INTERRACIAL UNIONISM confronted new challenges during the last decade of the century. The crash of 1893 and the four long years of depression that followed sapped the collective power of the Alabama miners. State government proved less friendly than ever, not only continuing to lease convicts to the mines but dispatching troops to quell the largest strike the coal fields had yet seen. The operators, for their part, adopted bold new strategies to divide the miners along racial lines. Such developments severely tested prospects for a labor movement of any sort, not to mention one that encompassed both black and white miners.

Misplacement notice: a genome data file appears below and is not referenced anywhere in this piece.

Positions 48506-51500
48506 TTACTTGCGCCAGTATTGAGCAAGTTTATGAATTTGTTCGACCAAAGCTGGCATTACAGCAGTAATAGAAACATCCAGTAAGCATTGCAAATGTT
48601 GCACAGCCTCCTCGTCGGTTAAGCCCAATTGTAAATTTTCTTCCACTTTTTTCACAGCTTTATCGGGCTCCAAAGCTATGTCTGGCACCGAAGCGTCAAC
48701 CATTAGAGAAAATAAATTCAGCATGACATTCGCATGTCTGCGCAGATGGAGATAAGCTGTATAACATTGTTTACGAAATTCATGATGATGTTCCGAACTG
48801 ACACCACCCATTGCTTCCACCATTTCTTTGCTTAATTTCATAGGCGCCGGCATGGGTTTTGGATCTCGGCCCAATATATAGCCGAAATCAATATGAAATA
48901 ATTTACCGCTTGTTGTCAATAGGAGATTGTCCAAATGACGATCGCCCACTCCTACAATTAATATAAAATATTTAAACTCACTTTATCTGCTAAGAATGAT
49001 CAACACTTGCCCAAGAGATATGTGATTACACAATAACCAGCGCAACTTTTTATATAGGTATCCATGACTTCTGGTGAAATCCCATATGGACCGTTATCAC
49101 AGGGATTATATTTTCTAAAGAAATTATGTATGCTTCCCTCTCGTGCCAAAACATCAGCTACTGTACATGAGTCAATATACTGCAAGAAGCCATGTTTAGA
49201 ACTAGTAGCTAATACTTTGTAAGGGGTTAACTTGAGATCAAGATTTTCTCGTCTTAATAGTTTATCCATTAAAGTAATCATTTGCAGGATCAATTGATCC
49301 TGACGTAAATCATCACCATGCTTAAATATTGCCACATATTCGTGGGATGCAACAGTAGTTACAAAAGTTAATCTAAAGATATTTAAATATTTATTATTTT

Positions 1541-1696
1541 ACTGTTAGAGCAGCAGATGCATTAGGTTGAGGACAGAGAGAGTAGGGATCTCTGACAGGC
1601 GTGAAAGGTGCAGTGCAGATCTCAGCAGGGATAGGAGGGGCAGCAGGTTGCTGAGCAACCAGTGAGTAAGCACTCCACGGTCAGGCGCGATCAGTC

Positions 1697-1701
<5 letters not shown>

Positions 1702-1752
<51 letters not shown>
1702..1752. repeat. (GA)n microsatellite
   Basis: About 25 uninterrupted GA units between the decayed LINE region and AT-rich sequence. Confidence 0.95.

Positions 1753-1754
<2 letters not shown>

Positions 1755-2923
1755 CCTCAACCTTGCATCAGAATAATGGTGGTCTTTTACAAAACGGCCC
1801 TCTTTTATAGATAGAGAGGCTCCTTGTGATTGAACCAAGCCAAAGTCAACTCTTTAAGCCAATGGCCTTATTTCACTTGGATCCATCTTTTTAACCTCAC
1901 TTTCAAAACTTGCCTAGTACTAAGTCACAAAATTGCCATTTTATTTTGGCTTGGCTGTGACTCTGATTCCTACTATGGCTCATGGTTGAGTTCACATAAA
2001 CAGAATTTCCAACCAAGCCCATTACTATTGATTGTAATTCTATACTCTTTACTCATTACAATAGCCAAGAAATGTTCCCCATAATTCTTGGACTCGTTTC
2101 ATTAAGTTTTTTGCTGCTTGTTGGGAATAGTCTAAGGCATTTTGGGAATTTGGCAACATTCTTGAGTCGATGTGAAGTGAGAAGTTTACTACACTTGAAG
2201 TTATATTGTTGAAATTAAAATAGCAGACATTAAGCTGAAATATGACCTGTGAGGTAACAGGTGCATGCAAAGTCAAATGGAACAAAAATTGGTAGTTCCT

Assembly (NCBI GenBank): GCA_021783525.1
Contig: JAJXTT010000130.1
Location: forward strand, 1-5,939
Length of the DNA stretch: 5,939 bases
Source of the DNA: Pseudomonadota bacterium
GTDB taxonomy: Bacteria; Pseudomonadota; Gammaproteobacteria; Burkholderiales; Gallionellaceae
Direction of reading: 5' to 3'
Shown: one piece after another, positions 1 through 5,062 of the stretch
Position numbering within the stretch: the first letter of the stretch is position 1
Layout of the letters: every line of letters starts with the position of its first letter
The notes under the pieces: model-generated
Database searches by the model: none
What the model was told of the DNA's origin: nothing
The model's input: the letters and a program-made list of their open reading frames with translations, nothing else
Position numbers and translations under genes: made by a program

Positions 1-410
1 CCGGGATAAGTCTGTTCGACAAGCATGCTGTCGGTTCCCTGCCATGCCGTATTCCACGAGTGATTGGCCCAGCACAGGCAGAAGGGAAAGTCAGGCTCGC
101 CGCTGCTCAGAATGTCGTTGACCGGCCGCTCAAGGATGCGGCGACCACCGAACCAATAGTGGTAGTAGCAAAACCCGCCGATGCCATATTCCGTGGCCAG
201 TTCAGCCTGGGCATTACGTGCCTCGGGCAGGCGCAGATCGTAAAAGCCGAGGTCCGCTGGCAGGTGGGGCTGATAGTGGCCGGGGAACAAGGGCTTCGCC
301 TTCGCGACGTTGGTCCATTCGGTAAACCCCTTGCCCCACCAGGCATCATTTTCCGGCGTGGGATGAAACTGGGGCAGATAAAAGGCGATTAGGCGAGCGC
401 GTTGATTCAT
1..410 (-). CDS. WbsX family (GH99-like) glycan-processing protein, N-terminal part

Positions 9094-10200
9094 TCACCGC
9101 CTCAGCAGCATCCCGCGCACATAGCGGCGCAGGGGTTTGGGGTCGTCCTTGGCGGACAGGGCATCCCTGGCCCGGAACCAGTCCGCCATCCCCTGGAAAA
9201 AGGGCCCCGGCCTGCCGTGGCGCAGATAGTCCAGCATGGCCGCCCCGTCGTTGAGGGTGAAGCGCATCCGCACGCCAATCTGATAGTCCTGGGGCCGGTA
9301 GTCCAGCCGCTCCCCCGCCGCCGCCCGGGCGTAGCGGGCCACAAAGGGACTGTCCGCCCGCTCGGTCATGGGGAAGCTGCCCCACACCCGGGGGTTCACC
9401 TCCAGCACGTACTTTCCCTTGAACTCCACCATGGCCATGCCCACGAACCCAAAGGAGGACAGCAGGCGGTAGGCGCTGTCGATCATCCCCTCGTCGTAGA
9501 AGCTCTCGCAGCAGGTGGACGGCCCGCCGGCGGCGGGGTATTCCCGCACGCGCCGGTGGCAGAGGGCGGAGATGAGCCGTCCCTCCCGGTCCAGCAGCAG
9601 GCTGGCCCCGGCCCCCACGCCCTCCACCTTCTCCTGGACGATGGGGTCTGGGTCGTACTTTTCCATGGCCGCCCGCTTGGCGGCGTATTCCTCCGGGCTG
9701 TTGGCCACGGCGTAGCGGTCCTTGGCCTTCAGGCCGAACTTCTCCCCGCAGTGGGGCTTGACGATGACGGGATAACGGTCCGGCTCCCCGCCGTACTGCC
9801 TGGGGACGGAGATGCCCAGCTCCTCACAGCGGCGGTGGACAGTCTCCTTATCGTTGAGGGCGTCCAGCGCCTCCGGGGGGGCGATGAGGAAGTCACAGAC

The miners' impulse to unionize nonetheless persisted, even as their power waxed and waned over the decade. Al-